Flashback cleanup stalls, 142K Macs still infected

Gang likely ex-Windows malware makers, says Symantec

The Flashback botnet continues to wither, and now controls approximately 140,000 Macs, a Symantec security manager said today.

As of yesterday, 142,000 Macs were infected with Flashback, down from a peak of more than 600,000 two weeks ago. As recently as April 11, the botnet herders held 323,000 Macs in their hands.

But the infection count has been stalled at the 142,000 mark since Monday, said Liam O Murchu, manager of operations of Symantec's security response team.

"The amount of cleanup has tapered off," O Murchu said, referring to the small decreases of just 7% and 2% last Saturday and Sunday, respectively, and this week's unmoving tally.

Symantec has tracked the decline of the Flashback botnet by using the same intelligence-gathering tactic deployed by two Russian security companies who came up with initial estimates of the Flashback infection two weeks ago.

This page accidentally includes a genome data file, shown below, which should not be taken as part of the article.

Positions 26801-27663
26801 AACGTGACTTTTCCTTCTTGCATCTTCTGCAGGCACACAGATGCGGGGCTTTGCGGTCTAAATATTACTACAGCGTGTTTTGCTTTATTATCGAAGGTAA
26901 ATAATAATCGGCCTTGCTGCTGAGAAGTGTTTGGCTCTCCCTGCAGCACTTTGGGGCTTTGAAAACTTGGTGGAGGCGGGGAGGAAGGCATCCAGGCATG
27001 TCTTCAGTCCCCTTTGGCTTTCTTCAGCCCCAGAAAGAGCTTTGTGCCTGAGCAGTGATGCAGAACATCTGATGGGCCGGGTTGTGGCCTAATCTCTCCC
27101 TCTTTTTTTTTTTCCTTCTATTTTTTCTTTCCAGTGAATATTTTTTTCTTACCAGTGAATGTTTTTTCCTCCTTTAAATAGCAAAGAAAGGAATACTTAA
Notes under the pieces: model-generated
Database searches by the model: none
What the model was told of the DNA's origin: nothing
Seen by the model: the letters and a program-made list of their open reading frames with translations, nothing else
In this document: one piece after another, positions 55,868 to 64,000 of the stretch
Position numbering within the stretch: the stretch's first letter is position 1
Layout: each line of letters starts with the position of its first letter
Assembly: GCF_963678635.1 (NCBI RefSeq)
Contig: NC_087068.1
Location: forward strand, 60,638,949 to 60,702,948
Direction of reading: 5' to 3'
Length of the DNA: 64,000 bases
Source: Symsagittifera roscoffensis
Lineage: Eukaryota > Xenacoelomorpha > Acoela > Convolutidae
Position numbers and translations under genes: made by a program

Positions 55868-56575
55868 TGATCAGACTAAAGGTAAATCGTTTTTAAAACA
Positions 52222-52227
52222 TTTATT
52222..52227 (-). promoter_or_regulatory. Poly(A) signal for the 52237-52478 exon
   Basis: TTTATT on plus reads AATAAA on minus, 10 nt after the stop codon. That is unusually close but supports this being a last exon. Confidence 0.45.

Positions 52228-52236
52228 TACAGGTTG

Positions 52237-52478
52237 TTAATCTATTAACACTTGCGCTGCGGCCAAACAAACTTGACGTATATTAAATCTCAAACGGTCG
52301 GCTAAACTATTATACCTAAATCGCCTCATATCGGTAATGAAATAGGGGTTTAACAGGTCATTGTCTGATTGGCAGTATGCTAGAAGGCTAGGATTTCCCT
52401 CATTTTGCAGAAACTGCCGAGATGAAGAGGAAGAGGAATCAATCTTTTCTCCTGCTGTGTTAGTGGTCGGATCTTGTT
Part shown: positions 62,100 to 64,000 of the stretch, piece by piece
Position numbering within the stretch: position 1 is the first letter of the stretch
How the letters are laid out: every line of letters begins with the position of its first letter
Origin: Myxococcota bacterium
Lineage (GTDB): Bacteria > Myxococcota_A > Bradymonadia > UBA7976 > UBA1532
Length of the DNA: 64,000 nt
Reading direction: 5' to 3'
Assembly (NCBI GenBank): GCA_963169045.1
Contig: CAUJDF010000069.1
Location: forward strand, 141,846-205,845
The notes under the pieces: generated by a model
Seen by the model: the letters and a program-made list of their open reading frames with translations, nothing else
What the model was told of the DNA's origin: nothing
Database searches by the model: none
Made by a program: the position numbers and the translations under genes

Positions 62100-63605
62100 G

Flashback includes a domain-generation algorithm that tells the malware where to look for commands each day, a common technique by bot makers. Symantec cracked the algorithm to determine those domains -- essentially a jumble of letters -- and registered several. It then set up its own servers on the domains and waited for infected Macs to reach them for orders.

The process, called sinkholing, was used by Dr. Web and Kaspersky Lab, the two Russian antivirus firms that announced and confirmed the massive size of the Flashback botnet.

Even though the infection total has dwindled, Flashback isn't shrinking as fast as Symantec anticipated. "Because it went from 600,000 to 380,000 pretty quickly, we expected that decline to continue," said O Murchu.

In an update posted on its website Tuesday, Symantec said, "Infection numbers should have seen a dramatic decrease by now," and cited the availability of numerous Flashback detect-and-delete tools for its misplaced optimism.

Last Thursday, Apple issued its own Flashback scrubbing utility, following the lead of several antivirus companies, including Kaspersky Lab and Symantec, which have deployed free tools.

But Flashback's stall isn't unusual, said O Murchu.

Flashback numbers
Flashback malware cleanup has stalled, with more than 140,000 Macs still infected. (Image: Symantec.)
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